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Elementary differential equations 7th edition - Boyce W.E

Boyce W.E Elementary differential equations 7th edition - Wiley publishing , 2001. - 1310 p.
ISBN 0-471-31999-6
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n2n2 2
28c.
28d. The maximum error does not approach zero in either case, due to Gibb's phenomenon. Note that the coefficients in both series behave like 1/n as n ^ ^ since there is an n in the numerator.
31. We have |L f(x)dx = J
f(x)dx + I Lf(x)dx. Now, if we let
-L JO
y in the first integral on the right, then
f(x)dx
f(x)dx
= JL0
= -Jo
0f(-y)(-dy) = JLf(-y)dy
o
Lf(y)dy + JLf(x)dx
0
= -Jo
f(y)dy. Thus
0.
a
n
32. To prove property 2 let f1 and f2 be odd functions and let f(x) = f1(x) ± f2(x). Then f(-x) = f1(-x) ± f2(-x) =
-f1(x) ± [-f2(x)] = -f1(x) + f2(x) = -f(x), so f(x) is
odd. Now let g(x)= f1(x)f2(x), then g(-x) = f1(-x)f2(-x) = [-f1(x)][-f2(x)] = f1(x)f2(x) = g(x)
and thus g(x) is even. Finally, let h(x) = f1(x)/f2(x) and hence h(-x) = f1(-x)/f2(-x) = [-f1(x)]/[-f2(x)] =
f1(x)/f2(x) = h(x), which says h(x) is also even.
Property 3 is proven in a similar manner.
216
Section 10.4
34. Since F(x) = xf(t)dt we have Jo
F(-x) = f(t)dt = - f(-s)ds by letting t = -s. If f Jo Jo
is an even function, f(-s) = f(s), we then have
F(-x) = - xf(s)ds = -F(x) from the original definition of Jo
F. Thus F(x) is an odd function. The argument is similar if f is odd.
35. Set x = L/2 in Eq.(6) of Section 10.3. Since we know f
is continuous at L/2, we may conclude, by the Fourier
theorem, that the series will converge to
f(L/2) = L at this point. Thus we have
L = L/2 + (2L/n) ^ (-1) n+1/(2n-1), since
n=1
n+1
sin[(2n-1)n/2] = (-1)n+. Dividing by L and simplifying
-V-, , 1 CO __
(-1) n+1 V1 (-1)n
. n n n V (-1) v
yields — = 7 ------- = 7 -
4 ^(2-1) ^
4 ' (2n-1) ' 2n+1
n=1 n=0
37a. Multiplying both sides of the equation by f(x) and integrating from 0 to L gives
L[f(x)]2dx = I L[f(x) 7 bnsin(nnx/L)]dx
JoL[f(x)] 2dx = |L[f(x) 71
n=1
CO CO
= bnJLf(x)sin(nnx/L)dx = (L/2) bnn, by Eq.(8).
n=1 n=1
This result is identical to that of Problem 17 of Section
10.3 if we set an = 0, n = 0,1,2,... , since 1 L 2 2 L 2
— [f(x)]2dx = — [f(x)]2dx . In a similar manner, it
L -L L 0
can be shown that
CO
(2/L)|L[f(x) ] 2dx = a2/2 + 7an.
n=1
37b. Since f(x) = x and bn = 2L(-1) n+1/nn (from Eq.(9)), we
n
obtain
CO
(2/L)JL[f(x)]2dx = (2/L)JLx2dx = 2L2/3 =
bn =
n=1
74L2/n2n2 = 4L2/n2 7 d/n2) or n2/6 = 7 (1/n2).
n=1 n=1 n=1
Section 10.5
217
We assume that the extensions of f and f' are piecewise continuous on [-2L,2L]. Since f is an odd periodic function of fundamental period 4L it follows from properties 2 and 3 that f(x)cos(nnx/2L) is odd and f(x)sin(nnx/2L) is even. Thus the Fourier coefficients of f are given by Eqs.(8) with L replaced by 2L; that is an = 0, n = 0,1,2,... and
bn = (2/2L)I2Lf(x)sin(nnx/2L)dx, n = 1,2,... . The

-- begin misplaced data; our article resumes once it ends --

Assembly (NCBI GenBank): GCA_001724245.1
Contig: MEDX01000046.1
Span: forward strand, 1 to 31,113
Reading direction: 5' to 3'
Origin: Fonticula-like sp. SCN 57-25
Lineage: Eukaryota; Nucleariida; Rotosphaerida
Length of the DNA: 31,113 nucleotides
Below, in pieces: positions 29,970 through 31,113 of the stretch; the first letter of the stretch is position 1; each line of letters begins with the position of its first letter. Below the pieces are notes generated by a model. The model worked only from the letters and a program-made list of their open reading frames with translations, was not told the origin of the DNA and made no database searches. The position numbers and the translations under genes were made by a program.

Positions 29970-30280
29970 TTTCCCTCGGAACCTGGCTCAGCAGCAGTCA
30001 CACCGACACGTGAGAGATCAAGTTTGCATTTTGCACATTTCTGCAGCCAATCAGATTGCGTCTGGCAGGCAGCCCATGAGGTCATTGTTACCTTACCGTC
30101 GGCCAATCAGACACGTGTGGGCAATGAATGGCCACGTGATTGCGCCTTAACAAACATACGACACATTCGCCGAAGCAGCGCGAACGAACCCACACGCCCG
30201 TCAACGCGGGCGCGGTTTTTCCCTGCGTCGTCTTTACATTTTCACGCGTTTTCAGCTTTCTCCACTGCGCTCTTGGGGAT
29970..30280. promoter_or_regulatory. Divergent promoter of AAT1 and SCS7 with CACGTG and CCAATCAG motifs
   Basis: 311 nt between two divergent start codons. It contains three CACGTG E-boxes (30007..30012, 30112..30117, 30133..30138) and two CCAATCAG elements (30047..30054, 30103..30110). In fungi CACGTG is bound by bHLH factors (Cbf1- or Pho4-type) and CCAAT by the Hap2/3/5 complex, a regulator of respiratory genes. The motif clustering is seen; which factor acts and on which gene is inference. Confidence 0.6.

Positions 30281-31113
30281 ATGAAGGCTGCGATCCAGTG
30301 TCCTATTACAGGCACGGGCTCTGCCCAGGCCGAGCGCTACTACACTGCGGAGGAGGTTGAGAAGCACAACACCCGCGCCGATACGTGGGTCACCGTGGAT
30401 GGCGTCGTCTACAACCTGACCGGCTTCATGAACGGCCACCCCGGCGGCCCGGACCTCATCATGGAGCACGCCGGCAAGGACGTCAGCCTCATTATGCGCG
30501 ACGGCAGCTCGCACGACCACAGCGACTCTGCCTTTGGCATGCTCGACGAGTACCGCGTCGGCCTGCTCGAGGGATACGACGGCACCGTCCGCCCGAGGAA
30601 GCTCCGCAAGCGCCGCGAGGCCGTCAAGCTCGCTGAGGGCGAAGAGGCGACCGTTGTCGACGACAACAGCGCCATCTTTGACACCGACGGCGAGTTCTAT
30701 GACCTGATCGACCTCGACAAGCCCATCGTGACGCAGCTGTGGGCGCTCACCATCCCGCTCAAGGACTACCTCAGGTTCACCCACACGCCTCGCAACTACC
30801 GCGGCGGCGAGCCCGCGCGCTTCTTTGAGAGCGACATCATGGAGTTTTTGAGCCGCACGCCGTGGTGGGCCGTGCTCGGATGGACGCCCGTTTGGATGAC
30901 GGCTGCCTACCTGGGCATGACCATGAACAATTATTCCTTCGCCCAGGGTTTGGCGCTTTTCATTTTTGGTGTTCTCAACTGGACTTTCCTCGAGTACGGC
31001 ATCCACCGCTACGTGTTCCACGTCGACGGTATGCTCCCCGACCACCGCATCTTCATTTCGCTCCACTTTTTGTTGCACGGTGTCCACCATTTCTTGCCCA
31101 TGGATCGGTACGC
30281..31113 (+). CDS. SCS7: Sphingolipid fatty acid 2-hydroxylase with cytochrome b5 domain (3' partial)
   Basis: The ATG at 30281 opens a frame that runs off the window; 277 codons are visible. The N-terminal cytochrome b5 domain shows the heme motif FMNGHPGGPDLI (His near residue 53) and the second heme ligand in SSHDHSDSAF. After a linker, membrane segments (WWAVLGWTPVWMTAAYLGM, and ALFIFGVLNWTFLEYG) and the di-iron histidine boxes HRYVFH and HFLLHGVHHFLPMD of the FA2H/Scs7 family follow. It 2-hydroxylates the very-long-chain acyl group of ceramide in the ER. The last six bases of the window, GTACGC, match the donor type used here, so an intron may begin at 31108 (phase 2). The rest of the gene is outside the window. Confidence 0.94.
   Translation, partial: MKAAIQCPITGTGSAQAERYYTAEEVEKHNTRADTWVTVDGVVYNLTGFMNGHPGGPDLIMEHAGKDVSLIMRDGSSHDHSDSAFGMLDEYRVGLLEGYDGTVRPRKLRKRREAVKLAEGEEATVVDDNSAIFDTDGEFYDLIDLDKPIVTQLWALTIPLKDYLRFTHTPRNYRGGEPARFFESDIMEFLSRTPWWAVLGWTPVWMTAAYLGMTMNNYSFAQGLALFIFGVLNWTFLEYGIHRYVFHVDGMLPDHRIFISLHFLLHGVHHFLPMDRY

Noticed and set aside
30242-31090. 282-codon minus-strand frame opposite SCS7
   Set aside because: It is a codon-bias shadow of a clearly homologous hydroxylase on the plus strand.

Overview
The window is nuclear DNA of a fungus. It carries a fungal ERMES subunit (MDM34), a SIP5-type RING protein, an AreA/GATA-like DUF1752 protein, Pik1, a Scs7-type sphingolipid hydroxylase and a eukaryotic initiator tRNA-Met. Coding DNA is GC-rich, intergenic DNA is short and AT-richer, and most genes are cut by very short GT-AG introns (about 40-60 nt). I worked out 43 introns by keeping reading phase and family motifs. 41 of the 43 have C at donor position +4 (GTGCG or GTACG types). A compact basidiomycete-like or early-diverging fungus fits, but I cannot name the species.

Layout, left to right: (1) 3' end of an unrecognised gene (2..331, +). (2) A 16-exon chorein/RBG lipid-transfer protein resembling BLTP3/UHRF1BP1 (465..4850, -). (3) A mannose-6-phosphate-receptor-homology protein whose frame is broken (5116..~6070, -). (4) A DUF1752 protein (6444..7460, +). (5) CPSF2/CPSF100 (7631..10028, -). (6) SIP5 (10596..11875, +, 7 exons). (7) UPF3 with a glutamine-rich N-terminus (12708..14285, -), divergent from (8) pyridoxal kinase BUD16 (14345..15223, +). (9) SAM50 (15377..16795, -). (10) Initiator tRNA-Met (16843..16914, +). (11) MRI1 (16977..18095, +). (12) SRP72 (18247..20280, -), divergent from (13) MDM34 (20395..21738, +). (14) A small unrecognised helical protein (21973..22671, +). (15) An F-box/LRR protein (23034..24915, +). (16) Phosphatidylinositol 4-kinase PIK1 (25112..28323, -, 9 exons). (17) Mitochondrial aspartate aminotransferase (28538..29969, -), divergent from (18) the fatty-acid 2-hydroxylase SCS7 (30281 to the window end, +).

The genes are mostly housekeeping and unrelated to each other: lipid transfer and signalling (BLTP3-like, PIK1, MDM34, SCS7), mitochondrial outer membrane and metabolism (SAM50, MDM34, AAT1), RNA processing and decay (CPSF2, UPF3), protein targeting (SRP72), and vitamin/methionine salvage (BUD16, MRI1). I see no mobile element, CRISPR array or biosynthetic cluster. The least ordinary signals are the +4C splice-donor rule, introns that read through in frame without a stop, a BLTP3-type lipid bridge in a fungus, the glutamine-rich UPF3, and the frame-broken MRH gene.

Jo
Fourier sine series for f is f(x) =
bnsin(nnx/2L).
n=1
39. From Problem 38 we have bn = (1/L) 2Lf(x)sin(nnx/2L)dx
Jo
= (1/L)ILf(x)sin(nnx/2L)dx + (1/L)I2Lf(2L-x)sin(nnx/2L)dx Jo Jl
= (1/L) ILf(x)sin(nnx/2L)dx - (1/L) I0f(s)sin[nn(2L -s)/2L]ds Jo Jl
= (1/L)ILf(x)sin(nnx/2L)dx-(1/L)ILf(s)cos(nn)sin(nns/2L)ds
00
and thus bn = 0 for n even and
bn = (2/LH Lf(x)sin(nnx/2L)dx for n odd. The Fourier 0
series for f is given in Problem 38, where the bn are given above.
Section 10.5, Page 579
3. We seek solutions of the form u(x,t) = X(x)T(t).
Substituting into the P.D.E. yields X"T + X'T' + XT' =
X"T + (X' + X)T' = 0. Formally dividing by the quantity
(X' + X)T gives the equation X"/(X' + X) = -T'/T in which
the variables are separated. In order for this equation to be valid on the domain of u it is necessary that both sides be equal to the same constant X. Hence
X"/(X' + X) = -T'/T = X or equivalently,
X" - X(X' + X) = 0 and T' + XT = 0.
5. We seek solutions of the form u(x,y) = X(x)Y(y).
Substituting into the P.D.E. yields X"Y + (x+y)XY" =
X"Y + xXY" + yXY" = 0. Formally dividing by XY yields X"/X + xY"/Y + yY"/Y = 0. From this equation we see that the presence of the independent variable x multiplying the term uyy in the original equation leads to the term xY"/Y when we attempt to separate the variables. It follows that the argument for a separation constant does not carry through and we cannot replace the P.D.E. by two
O.D.E.
218
Section 10.5
8. Following the procedures of Eqs.(5) through (8), we set u(x,y) = X(x)T(t) in the P.D.E. to obtain X"T = 4XT', or x"x = 4T'/T, which must be a constant. As stated in the text this separation constant must be -X2 (we choose -X2 so that when a square root is used later, the symbols are simpler) and thus X" + X 2X = 0 and T + (X 2/4)T = 0. Now u(0,t) = X(0)T(t) = 0, for all t > 0, yields X(0) = 0, as discussed after Eq.(11) and similarly u(2,t) = X(2)T(t) = 0, for all t > 0, implies X(2) = 0. The D.E. for X has the solution X(x) = CicosXx + C2sinXx and X(0) = 0 yields Ci = 0. Setting x = 2 in the remaining form of X yields X(2) = C2sin2X = 0, which has the solutions 2X = nn or X = nn/2, n = 1,2,... .
Note that we exclude n = 0 since then X = 0 would yield
X(x) = 0, which is unacceptable. Hence
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